Industrial methodology for the selection of hard PVD coatings: study of Cr(N)/DLC multilayer for high wear resistance and friction applications


Following the ever increasing restrictions targeting sustainable manufacturing, industries are constantly generating novel material concepts with the purpose to substitute harmful additives in lubricants. Some published studies have already highlighted that low friction coatings such as diamond-like carbon (DLC) can significantly minimize the friction coefficients of dry and lubricated sliding contacts. Hydrogen free DLC coatings have been seen to provide low friction, high wear resistance and high thermal conductivity, however, their high hardness and high residual stress often lead to a weak adherence on steel substrates, which is problematic for many fields of high-technology industries. Fortunately, transitional metal elements such as titanium, chromium and tungsten can be used as intermediate layers and as dopants for DLC layers. Unfortunately, selection of the proper adhesion layer, optimized deposition parameters of coatings substrate preparation and multilayer structure are primary for obtaining high interface adhesion and still need to be thoroughly researched on.

Recently, scientists at Advanced Coatings and Construction Solutions – CRM Group in Belgium: Florin Duminica, Raphaëlle Belchi, Laure Libralesso and David Mercier searched for an acceptable compromise between mechanical/tribological properties and interfacial adhesion between DLC and the steel substrate, knowing that interlayers play an important role for mechanical properties of the global multilayer system. They elucidated on the link between the mechanical and tribological properties with the adherence in order to select the best DLC coating and under layer combination. Their work is currently published in the research journal, Surface & Coatings Technology.

The research method employed commenced with the investigation of microstructure by scanning electron microscopy. Next, Raman spectroscopy was employed to assess the chemical structure of the DLC layers. The researchers then proceeded to evaluate the mechanical and tribological properties by nanoindenter, scratch tester and Rockwell ‘C’ indentation test, ball-on-disk tribometer and surface profiler.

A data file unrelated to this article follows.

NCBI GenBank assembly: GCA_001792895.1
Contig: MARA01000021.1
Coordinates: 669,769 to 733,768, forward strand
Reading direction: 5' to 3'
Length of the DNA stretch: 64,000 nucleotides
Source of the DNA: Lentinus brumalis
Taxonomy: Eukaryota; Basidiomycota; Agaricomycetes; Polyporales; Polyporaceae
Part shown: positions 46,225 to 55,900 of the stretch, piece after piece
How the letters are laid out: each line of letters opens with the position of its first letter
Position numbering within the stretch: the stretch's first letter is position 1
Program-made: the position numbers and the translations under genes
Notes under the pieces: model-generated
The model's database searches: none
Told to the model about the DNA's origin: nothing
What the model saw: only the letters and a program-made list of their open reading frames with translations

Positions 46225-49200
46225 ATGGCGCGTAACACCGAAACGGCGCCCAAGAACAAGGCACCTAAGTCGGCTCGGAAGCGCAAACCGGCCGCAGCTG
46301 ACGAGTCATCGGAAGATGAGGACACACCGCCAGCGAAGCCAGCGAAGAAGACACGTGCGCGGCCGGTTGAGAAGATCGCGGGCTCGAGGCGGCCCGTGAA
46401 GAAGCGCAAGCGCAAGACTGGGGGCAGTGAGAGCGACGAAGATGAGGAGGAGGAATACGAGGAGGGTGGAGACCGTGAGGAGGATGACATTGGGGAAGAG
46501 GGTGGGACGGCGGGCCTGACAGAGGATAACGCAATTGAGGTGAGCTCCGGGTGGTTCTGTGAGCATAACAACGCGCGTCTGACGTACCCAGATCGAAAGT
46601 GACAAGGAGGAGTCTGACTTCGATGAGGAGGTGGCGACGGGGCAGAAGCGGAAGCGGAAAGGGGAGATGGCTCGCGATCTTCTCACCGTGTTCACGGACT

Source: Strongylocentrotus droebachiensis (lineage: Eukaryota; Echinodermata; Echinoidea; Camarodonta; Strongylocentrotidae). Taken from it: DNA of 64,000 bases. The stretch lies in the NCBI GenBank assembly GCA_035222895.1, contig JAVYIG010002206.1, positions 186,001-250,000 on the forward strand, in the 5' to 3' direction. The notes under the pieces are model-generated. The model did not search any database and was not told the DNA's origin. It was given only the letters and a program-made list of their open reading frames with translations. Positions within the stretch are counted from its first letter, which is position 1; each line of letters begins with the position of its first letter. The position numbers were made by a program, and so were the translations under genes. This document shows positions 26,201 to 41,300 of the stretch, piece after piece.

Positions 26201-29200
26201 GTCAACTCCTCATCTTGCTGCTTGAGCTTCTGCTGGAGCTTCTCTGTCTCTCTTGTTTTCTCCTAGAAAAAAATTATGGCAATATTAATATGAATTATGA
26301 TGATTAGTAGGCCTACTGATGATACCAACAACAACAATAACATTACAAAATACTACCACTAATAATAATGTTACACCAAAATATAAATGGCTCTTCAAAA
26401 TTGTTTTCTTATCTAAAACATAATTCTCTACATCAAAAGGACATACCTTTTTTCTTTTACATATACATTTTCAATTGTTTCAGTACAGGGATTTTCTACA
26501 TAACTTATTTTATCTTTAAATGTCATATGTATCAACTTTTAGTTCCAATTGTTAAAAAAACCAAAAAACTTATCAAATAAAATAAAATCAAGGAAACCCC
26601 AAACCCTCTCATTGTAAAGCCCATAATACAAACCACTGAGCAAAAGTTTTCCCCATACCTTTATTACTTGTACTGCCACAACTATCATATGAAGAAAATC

The authors found out the nano-hardness values of DLC layers to be about 21 to 23 giga Pascal for DLC layers deposited respectively on chromium (500 nm)/CrN (2500 nm) and about 16 to 18 giga Pascal’s for chromium (2500 nm) bases. In addition, a better adhesion of the DLC coating was observed with only chromium under layer. Lastly, different multi-criteria decision making approaches were used to classify the present DLC coatings.

In conclusion, CRM group scientists presented successfully the application of a multilayer coating graded composition in improving the global coating adhesion on stainless steel, and also increasing progressively the coating hardness. Collectively, a novel performance index based on a mix of mechanical and tribological properties was advanced. Altogether, the combination of a thick DLC layer with a chromium base seems to be a good candidate for steel substrate mechanical and wear protection.


F.-D. Duminica, R. Belchi, L. Libralesso, D. Mercier. Investigation of Cr(N)/DLC multilayer coatings elaborated by PVD for high wear resistance and low friction applications. Surface & Coatings Technology, volume 337 (2018) page 396–403.

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